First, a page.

Server Fault is a question and answer site for system and network administrators. Join them; it only takes a minute:

Sign up
Here's how it works:
  1. Anybody can ask a question
  2. Anybody can answer
  3. The best answers are voted up and rise to the top

Layer-9 considerations are prompting a migration from Citrix XenServer to Hyper-V as our shop's virtualization platform of choice. This will require me to migrate our existing virtual machines from XenServer to Hyper-V. A hand full of these VMs are running Debian. Unfortunately, Debian does not seem to be on the list of approved/supported guest operating systems. In fact it seems that running Debian as a guest operating system is rather difficult, although apparently not impossible.

I have two interrelated questions:

  • Does anyone have any experience running a Debian guest on Hyper-V? Is it one of those things where it just will not work at all or is more along the lines of "it will probably work fine, but we won't support it"? Any experience here, positive or negative, would be helpful.
  • How much of a bad idea is it to deviate from Hyper-V's list of supported guest operating systems? Again, is it either basically asking for Bad Things (TM) to happen or is just another instance of "it will probably work fine, but we won't support it"? Or is it somewhere in the middle?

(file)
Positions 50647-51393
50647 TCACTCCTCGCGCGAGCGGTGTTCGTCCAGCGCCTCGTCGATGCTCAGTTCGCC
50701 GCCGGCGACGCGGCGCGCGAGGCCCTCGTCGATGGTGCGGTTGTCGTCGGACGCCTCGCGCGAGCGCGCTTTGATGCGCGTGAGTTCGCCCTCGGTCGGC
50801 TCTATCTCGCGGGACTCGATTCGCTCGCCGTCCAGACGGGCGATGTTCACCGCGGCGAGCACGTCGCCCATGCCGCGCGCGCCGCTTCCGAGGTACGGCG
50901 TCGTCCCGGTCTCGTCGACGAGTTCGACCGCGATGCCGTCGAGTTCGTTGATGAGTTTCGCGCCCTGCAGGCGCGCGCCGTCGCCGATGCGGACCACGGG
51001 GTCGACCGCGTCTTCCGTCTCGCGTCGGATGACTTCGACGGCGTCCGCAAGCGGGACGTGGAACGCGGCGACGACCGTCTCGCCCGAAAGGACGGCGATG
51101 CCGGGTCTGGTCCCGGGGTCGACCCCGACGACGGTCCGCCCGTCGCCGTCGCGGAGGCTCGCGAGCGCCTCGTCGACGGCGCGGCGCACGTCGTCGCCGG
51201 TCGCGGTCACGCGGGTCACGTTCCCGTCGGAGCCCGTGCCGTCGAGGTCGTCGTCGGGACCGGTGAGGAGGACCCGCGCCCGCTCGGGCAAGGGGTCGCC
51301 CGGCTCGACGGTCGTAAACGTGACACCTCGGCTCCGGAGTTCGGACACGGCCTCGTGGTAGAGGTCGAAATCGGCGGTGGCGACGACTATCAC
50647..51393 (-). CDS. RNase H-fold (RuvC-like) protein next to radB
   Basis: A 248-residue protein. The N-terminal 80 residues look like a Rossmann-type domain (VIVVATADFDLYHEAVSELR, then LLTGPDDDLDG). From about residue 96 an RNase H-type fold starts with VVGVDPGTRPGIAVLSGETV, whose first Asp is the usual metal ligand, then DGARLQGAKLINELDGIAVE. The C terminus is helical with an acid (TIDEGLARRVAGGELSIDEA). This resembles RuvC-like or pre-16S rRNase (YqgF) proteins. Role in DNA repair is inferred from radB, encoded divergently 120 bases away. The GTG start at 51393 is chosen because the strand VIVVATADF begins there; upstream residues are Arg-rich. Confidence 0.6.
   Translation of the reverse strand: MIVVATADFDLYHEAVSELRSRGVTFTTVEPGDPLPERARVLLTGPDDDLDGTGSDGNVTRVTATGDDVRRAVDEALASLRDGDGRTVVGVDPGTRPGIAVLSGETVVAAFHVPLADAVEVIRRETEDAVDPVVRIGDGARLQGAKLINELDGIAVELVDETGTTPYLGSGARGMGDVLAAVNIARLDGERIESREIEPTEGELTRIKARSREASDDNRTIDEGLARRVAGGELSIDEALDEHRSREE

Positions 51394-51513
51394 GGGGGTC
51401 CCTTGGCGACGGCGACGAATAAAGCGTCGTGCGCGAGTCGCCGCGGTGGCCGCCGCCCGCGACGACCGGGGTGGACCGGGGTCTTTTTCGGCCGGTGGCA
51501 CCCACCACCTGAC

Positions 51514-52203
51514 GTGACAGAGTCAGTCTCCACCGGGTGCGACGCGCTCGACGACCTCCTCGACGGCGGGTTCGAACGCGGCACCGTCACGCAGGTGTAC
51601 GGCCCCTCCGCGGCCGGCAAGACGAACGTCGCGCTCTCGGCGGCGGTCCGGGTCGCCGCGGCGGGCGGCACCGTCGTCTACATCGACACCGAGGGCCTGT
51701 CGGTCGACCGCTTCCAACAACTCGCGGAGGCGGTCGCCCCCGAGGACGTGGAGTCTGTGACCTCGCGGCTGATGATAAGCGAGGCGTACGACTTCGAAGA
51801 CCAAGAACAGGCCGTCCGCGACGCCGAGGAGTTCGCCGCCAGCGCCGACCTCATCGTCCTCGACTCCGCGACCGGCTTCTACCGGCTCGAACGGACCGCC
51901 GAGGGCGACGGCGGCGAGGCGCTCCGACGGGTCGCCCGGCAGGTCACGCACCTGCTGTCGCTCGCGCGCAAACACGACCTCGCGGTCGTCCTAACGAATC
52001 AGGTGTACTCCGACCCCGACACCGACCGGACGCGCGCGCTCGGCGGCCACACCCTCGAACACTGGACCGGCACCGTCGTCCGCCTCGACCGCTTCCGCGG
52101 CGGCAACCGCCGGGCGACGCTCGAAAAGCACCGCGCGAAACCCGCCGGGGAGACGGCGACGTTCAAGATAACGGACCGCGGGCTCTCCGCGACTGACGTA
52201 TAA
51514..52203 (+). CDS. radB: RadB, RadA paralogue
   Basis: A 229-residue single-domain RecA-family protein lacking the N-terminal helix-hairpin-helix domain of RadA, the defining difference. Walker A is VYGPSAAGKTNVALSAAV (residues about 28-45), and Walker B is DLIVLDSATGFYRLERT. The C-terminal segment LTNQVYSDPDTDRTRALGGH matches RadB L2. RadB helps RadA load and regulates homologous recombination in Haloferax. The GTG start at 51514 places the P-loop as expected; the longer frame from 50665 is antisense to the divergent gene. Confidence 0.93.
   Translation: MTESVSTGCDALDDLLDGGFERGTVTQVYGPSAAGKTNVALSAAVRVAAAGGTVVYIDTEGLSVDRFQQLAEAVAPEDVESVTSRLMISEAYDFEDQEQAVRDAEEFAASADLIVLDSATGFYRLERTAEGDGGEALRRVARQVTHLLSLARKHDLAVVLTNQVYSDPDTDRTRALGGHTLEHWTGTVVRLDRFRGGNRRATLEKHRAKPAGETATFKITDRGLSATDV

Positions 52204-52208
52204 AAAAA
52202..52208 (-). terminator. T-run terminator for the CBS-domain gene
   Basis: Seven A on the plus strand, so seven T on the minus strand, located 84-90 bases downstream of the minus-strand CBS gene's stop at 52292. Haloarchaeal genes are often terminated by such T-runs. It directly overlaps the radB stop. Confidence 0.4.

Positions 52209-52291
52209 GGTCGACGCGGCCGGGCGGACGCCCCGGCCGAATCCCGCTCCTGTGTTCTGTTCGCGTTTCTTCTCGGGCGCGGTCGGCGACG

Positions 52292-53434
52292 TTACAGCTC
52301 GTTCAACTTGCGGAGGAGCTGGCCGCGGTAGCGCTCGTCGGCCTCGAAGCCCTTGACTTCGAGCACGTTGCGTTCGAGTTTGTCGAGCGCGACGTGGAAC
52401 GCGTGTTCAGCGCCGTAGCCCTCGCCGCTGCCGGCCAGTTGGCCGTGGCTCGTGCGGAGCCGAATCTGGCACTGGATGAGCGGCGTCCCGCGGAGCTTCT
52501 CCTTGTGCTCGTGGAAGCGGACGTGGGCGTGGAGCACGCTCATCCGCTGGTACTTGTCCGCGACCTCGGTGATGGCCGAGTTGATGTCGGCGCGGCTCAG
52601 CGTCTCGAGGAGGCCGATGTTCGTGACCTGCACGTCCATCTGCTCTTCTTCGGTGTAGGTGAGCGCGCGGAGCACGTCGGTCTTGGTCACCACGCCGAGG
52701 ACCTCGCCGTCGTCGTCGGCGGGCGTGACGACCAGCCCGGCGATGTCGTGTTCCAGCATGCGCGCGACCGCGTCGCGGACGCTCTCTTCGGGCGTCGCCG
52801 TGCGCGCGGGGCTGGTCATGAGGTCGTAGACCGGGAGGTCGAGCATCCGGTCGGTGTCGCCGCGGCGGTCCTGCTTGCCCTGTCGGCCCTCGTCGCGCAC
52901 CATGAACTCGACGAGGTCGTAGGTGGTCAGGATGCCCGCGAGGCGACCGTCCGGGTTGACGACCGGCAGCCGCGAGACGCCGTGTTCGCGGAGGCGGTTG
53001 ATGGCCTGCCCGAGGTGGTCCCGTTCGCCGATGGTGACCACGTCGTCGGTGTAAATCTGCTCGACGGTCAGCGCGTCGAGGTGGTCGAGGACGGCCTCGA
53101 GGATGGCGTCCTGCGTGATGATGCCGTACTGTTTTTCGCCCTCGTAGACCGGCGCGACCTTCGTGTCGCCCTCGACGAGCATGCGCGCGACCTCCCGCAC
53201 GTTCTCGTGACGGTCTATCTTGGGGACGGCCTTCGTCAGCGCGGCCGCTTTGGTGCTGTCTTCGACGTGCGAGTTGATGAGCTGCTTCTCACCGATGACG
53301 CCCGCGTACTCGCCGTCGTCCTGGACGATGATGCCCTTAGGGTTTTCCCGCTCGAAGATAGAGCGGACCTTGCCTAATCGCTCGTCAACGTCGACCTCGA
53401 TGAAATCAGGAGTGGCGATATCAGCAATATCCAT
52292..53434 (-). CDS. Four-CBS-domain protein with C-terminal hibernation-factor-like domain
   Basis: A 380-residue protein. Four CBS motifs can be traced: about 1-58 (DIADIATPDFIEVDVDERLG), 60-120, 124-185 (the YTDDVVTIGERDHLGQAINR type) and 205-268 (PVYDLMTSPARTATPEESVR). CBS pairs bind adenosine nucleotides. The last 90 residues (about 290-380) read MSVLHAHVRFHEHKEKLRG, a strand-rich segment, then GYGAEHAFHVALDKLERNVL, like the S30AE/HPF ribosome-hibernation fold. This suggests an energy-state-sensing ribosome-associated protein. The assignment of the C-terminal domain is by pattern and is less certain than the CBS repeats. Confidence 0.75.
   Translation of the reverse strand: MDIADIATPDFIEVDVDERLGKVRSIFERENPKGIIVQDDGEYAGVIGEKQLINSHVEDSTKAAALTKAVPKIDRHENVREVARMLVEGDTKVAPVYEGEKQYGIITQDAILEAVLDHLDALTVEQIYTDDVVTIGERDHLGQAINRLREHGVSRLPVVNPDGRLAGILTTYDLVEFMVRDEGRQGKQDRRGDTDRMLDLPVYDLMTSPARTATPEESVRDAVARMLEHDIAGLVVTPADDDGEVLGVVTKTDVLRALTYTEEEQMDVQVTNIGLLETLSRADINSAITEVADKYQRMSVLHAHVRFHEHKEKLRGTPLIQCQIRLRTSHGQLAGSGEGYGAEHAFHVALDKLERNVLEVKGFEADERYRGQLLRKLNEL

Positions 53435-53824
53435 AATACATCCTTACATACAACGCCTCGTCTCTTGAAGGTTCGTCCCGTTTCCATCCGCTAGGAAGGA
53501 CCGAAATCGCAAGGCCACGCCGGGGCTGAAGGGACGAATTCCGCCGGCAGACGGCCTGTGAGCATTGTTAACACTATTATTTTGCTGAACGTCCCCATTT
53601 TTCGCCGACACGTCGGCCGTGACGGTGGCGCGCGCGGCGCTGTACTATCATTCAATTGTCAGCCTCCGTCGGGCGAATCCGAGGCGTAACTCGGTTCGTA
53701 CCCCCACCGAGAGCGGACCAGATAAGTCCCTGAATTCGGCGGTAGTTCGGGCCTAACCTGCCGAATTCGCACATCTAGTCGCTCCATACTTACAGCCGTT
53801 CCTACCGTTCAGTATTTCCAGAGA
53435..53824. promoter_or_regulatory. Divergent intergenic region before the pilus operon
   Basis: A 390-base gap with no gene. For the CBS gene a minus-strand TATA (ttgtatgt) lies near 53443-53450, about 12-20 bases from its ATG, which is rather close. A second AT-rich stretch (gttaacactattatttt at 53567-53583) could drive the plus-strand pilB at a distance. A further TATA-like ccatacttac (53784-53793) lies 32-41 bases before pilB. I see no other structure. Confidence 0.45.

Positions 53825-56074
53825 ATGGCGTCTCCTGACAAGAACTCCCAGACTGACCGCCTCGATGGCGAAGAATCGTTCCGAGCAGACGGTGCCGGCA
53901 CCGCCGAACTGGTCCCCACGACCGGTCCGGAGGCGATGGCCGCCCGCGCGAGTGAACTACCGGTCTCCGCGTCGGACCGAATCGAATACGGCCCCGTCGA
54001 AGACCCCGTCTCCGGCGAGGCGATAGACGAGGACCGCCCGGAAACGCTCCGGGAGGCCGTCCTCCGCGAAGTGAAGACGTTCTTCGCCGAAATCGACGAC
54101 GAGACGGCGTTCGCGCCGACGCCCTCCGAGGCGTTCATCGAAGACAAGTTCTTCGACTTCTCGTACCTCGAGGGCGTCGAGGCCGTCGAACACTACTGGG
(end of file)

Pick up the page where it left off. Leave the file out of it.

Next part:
Thank you.

share|improve this question
up vote 3 down vote accepted

Your satisfaction level for running unsupported virtual machines will have a lot to do with what your expectations are. If all you want is something that works in place of a physical machine, with no integration components and modest performance, you'll probably get what you want.

If, however, you want good I/O performance and good console integration, you'll want to install the Hyper-V integration components, which will probably be tougher with an unsupported Linux. Exactly how tough is very situation-dependent.

share|improve this answer
Migrating the servers from Xen to Hyper-V is the primary goal, but it would be nice to have integration services. It appears that the 2.6.32 kernel line (which will be included in the upcoming version of Debian 6) includes Microsoft's synthetic Hyper-V drivers. The other option is to manually build the closed source drivers as described in one of the links. It looks like another version of Your Mileage May Vary. – kce Jan 13 '11 at 18:30

Your Answer


By posting your answer, you agree to the privacy policy and terms of service.

Not the answer you're looking for? Browse other questions tagged or ask your own question.